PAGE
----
Bi-axis Fridge Speaks For Change

Good design solves problems and can sometimes even make a statement about changing human behavior. This refrigerator concept for Samsung by Netherlands’ GRO Design attempts to do just that. It presents itself as a piece of furniture rather than an appliance to be hidden in the kitchen. Many people simply don’t have room for a […]

Good design solves problems and can sometimes even make a statement about changing human behavior. This refrigerator concept for Samsung by Netherlands’ GRO Design attempts to do just that.

It presents itself as a piece of furniture rather than an appliance to be hidden in the kitchen. Many people simply don’t have room for a traditional refrigerator and may center food consumption around the living room coffee table. GRO also designed the fridge to be as flexible as possible allowing both vertical and horizontal setups, suiting the potential buyer’s individual needs.

Fast Company has more on how it reflects change in the household:

First off, as the modernist tenet of wide-open living spaces has become mainstream, galley kitchens that open onto living spaces have been ubiquitous in contemporary housing layouts–a point proven by the multitude of refurbished “loft” developments springing up across the country. That, in turn, places higher design demands on something like a fridge, which you now have to look at while sitting on your couch.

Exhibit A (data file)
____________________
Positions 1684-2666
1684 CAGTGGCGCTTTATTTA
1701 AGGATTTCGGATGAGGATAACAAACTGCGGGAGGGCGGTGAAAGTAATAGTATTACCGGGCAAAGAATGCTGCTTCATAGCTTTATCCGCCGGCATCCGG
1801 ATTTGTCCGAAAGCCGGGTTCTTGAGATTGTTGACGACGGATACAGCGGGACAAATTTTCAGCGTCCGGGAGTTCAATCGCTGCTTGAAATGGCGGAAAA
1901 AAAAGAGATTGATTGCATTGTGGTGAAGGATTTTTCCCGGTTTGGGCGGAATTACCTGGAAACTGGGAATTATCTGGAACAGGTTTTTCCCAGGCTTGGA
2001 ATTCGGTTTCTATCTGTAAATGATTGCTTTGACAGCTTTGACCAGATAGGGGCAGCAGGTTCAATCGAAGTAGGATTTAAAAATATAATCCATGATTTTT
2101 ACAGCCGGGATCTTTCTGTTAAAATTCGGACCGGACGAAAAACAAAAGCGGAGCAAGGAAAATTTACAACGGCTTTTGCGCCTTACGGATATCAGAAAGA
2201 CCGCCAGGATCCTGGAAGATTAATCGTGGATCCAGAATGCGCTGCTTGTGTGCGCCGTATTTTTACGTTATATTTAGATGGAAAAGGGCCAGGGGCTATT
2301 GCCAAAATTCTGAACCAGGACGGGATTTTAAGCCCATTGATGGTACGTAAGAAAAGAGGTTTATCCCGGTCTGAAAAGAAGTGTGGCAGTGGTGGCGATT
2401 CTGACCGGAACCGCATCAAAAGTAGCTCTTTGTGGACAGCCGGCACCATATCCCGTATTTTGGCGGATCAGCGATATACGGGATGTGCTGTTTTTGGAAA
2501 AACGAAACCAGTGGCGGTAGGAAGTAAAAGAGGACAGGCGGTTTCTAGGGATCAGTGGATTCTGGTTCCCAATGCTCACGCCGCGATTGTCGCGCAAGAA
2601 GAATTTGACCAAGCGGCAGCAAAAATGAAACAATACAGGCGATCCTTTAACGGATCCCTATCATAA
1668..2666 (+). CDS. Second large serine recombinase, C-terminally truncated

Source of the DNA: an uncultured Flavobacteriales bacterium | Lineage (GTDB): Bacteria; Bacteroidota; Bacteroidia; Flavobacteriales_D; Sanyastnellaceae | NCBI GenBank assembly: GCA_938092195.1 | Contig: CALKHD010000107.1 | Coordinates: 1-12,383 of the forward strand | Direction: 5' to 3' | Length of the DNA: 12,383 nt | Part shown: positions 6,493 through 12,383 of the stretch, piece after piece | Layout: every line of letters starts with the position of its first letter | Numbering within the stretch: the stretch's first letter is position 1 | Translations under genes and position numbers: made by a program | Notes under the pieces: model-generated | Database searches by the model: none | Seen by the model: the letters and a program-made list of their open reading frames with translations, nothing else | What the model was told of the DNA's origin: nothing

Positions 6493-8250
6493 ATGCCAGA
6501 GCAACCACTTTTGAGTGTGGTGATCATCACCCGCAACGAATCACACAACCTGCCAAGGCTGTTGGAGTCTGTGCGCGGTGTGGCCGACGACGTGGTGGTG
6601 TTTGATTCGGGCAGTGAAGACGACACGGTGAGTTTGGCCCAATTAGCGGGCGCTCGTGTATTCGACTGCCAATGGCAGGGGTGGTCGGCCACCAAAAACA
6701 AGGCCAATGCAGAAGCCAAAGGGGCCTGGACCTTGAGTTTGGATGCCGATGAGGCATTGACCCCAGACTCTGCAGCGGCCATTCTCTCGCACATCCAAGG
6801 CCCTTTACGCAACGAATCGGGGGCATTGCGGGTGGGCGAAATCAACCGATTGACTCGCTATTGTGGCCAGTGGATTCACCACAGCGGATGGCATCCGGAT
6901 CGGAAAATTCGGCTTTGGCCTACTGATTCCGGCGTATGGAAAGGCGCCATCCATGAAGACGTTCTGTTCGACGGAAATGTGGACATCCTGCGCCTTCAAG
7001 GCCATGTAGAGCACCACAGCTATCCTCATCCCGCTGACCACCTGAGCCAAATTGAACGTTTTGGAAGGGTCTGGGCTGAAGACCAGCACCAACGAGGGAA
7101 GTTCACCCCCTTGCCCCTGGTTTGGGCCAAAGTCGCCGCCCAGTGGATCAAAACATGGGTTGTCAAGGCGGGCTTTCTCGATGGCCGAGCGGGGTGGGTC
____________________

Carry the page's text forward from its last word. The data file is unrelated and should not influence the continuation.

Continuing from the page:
Second, and more wide reaching, is the fact that the suburbs are in decline. Studies have shown that younger homebuyers are increasingly favoring smaller spaces within the confines of a city. And that probably means that space savings of the sort represented by my own weird-fridge-placement problem are becoming more commonplace.

Fast Company: “How Demographics Can Play Out in Fridge Design”

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